Oh Babe, What Would You Say

Last Thursday I had at least 10 phone calls from call centres. There might have been more but I was out for an hour or two. Two wanted to talk about mortgages, one about loans, one loft insulation, one was a consumer survey and one was specifically about wine. I didn't necessarily wait to find out what they all wanted.
I know I'm not the only one who suffers this gratuitous abuse from the commercial sector and I thought Mr. Cameron had said he was going to do something about it but perhaps that was before the General Election.
My latest strategy has been to immediately take the initiative and ask them the questions. Right, then, give me the name of your company, the address you are phoning from and the name of the managing director. Why? Because I'm compiling a list of all the people like you that phone me.
One caller from India assured me that I didn't need to know where they were calling from.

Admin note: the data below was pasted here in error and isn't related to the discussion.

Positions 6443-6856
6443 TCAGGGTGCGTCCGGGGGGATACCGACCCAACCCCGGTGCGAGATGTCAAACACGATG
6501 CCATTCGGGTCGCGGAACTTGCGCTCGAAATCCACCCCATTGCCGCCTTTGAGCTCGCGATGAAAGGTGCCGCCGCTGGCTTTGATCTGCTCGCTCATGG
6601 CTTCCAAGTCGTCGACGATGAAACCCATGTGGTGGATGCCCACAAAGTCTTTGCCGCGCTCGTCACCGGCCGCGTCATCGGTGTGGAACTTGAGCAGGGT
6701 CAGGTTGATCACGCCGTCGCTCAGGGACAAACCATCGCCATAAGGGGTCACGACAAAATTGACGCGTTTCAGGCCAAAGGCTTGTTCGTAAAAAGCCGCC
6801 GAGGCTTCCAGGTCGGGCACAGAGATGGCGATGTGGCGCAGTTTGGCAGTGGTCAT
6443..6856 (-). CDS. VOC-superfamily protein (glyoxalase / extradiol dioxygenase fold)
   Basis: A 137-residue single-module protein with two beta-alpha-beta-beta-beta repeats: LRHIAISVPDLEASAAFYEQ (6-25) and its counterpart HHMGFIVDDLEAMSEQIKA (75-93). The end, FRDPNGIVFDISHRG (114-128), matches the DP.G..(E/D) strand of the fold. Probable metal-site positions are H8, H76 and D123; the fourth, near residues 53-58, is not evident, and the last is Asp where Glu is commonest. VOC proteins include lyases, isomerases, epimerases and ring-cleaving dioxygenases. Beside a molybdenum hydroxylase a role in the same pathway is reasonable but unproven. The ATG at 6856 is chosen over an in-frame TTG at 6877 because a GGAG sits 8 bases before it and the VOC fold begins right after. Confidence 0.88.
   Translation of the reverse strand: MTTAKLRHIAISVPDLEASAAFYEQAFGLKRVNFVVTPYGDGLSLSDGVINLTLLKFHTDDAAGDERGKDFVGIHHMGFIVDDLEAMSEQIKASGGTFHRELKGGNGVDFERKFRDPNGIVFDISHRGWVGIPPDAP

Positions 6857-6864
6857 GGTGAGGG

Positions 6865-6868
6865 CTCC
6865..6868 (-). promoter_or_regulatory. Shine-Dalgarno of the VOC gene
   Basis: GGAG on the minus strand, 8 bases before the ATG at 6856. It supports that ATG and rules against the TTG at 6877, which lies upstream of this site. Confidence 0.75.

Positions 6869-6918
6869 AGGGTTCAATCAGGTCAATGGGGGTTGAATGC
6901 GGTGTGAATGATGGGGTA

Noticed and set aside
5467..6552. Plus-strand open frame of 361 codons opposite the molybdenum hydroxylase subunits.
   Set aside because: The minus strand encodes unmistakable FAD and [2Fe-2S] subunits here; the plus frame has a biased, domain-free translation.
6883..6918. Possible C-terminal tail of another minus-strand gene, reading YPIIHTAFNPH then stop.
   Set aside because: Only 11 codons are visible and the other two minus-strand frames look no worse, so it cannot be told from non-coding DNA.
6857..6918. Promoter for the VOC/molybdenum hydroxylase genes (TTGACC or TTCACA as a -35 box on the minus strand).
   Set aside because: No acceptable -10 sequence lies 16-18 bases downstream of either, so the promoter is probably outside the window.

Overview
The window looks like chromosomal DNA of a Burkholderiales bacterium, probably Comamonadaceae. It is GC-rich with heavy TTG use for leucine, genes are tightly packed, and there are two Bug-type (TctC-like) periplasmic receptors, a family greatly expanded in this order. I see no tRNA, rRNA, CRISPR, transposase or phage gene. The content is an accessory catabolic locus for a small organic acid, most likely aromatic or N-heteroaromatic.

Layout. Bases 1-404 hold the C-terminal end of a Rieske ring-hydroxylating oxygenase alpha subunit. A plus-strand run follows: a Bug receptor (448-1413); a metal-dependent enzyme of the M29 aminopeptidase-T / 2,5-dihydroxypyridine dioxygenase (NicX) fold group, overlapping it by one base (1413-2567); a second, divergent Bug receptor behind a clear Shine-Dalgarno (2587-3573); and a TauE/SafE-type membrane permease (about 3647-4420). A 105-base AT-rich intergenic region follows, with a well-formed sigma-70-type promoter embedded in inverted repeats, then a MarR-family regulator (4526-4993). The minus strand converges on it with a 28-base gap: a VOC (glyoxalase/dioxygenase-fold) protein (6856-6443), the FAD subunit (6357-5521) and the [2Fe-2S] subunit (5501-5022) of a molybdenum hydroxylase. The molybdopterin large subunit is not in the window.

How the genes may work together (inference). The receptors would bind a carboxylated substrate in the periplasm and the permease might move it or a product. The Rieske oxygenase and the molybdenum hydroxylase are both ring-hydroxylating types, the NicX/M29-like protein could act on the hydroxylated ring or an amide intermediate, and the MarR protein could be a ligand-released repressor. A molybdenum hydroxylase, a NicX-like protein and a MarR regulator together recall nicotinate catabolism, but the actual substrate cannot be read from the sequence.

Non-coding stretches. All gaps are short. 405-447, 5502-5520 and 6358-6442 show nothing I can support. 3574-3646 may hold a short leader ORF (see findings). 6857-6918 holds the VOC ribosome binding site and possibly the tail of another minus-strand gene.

No, I'll decide what I need to know.
It can be amusing but at other times when one is being lulled into a lunchtime stupor by one of George Eliot's less enthralling pages without paragraph breaks, you don't want to be disturbed and can hardly raise the will to take them on.
Today, I watched as Jeremy Corbyn asked Mr. Cameron some pointed questions about housing which I'm sure the Prime Minister was grateful for, for all their decorum and lack of follow-up. I don't remember the hard left being quite so gentle in olden days and I realize that my specific complaint here is not on the same level as the new Labour, as opposed to the New Labour, leader's chosen queries.
But I don't believe that Alexander Graham Bell quite foresaw the monster he was inventing and, anyway, the government presumably think it's a good use of the national telephony network to employ legions of low paid callers to phone us up and read from their script because never mind how much time and bother is wasted on 99% of those calls, if one of them does some business then the economy is going forwards, enterprise is on the move and some gullible innocent is going to be convinced into signing up for something they didn't want.
I wonder how the great Brian Close would have dealt with them.